Slide 1
© LINE Communications 2013
Driving value from mobile
Royal Institution Event
Tuesday 2nd July 2013
Slide 2
© LINE Communications 2013
Agenda for the day
 10:30 - Welcome and introductions, Piers Lea
 11:15 - Findings fr...
Slide 3
Mobile Learning
Results?
Slide 4
EADS 125 participants from 3 countries
France, Germany, UK
Slide 5
EADS
Slide 6
EADS
Slide 7
EADS
Slide 8
MoLE – Mobile Learning Environment Project
JKO – Joint Knowledge On-line
300 participants across 24 countries
Medi...
Slide 9
MoLE
Slide 11
MoLE – „liked least‟
Slide 12
MoLE
“The majority of both sets of users*
were „very confident‟ about the
usefulness of mobile technologies
for t...
Slide 13
Sonic
Mobile: 5 times better take-up than „traditional‟ e-learning
Slide 14
From Inspiration to Impact
Designing mobile experiences that get results
Slide 15 January 2013
© LINE Communications 2013
From Inspiration to impact
Context
Content Users
“bored now”
“repetitive
...
Slide 16
Workshop plan
• Overview and myths
• Define your business goals
• Task 1: Audience
• Task 2: Context
• Present ba...
Slide 17 January 2013
© LINE Communications 2013
Seated, predictable environment
It‟s a big jump from what we‟ve done
befo...
Slide 18 January 2013
© LINE Communications 2013
Seated, predictable environment
Large screen, keyboard and mouse
for input
Slide 19 January 2013
© LINE Communications 2013
Variable context and environment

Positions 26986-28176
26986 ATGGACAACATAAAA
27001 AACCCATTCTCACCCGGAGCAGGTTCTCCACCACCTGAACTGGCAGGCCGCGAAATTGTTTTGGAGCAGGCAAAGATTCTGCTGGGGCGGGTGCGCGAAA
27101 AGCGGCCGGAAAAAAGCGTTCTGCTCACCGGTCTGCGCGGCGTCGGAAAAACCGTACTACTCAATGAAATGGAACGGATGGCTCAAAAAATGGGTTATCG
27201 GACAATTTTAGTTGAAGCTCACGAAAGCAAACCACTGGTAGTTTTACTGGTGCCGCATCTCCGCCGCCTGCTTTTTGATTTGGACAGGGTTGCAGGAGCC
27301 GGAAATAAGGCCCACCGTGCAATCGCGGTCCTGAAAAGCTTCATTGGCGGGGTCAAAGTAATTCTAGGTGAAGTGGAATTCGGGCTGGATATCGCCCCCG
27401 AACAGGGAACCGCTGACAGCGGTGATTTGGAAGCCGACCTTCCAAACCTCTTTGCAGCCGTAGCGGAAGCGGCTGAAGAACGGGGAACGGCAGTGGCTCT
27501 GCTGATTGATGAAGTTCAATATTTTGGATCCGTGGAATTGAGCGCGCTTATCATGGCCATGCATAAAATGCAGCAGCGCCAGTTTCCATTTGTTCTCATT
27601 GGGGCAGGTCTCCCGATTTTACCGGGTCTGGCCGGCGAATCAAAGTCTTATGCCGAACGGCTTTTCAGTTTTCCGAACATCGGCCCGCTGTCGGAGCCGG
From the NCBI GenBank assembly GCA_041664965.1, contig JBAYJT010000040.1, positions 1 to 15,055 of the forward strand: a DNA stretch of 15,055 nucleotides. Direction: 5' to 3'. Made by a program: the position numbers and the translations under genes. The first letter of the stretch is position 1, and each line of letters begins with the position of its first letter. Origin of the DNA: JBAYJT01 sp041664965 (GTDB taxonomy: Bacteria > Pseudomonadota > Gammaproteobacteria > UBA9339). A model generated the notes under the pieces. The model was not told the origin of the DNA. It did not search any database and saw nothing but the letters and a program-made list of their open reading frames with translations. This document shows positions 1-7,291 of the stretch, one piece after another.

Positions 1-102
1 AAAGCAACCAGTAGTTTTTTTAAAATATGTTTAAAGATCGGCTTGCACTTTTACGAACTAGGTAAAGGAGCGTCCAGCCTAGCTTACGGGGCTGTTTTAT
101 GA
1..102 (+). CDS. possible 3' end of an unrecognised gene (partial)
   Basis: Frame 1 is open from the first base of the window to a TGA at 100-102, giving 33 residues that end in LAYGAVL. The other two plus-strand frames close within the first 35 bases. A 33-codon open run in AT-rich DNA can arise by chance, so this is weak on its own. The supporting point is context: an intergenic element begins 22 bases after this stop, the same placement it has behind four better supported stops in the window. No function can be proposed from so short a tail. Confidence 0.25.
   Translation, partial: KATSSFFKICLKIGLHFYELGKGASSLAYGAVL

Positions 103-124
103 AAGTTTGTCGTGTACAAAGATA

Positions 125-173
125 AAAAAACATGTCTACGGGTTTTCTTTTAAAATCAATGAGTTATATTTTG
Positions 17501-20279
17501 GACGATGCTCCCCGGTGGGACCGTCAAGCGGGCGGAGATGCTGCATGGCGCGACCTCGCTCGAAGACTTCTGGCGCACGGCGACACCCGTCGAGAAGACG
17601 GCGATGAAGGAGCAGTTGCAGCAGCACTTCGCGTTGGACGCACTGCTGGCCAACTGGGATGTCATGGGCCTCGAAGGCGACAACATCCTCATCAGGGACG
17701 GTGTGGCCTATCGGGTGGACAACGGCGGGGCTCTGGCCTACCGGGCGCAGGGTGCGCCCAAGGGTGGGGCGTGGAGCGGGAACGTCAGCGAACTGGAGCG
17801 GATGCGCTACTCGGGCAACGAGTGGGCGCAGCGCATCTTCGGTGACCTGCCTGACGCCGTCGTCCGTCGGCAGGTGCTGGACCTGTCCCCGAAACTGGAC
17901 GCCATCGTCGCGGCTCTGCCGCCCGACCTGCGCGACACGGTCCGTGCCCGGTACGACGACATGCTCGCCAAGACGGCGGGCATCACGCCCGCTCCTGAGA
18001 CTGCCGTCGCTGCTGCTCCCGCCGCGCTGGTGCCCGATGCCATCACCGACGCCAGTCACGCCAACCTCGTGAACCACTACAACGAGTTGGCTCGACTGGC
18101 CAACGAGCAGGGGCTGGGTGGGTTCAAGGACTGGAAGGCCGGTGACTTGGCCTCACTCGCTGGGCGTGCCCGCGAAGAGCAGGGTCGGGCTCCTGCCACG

Larger screen size, longer session
time,...
Slide 20 January 2013
© LINE Communications 2013
Variable context and environment
User interface takes up entire screen,
d...
Slide 21 January 2013
On the job support
Providing just in time training and
support to end users in all situations
Slide 22 January 2013
Checklists and job aids
Providing sales support and tools to
end users when they need it most
Slide 23
Mobile Myth #1
Mobile is not just
“on the go”.
Slide 24 January 2013
“On the go” not always quick access
Providing rich immersive experiences for
much longer session tim...
Slide 25
Mobile Myth #2
People want less on
their phones than
on the desktop
Slide 26
Users don‟t want cut down content
It‟s more a case of shifting the priorities
of the content to suit its context
Slide 27
Mobile Myth #2
Tablets are just
oversized mobile
devices or smaller
PC‟s
Slide 28
“Tablets are a content consumption juggernaut”
Creating a new behaviour entirely with much longer
session times. ...
Slide 29 January 2013
© LINE Communications 2013
Your Challenge
Discuss a business need or issue you
think mobile can help...
Slide 30 January 2013
© LINE Communications 2013
Task 1: Audience
Who is your audience? What do
they need? What motivates
...
Slide 31 January 2013
Name: James Dylan
Age: 28
Job Title: Analyst
Location: London
Technical comfort: Frequent user
Backg...
Slide 32 January 2013
© LINE Communications 2013
Task 2: Context
Place. Mindset. Cultural.
What else are they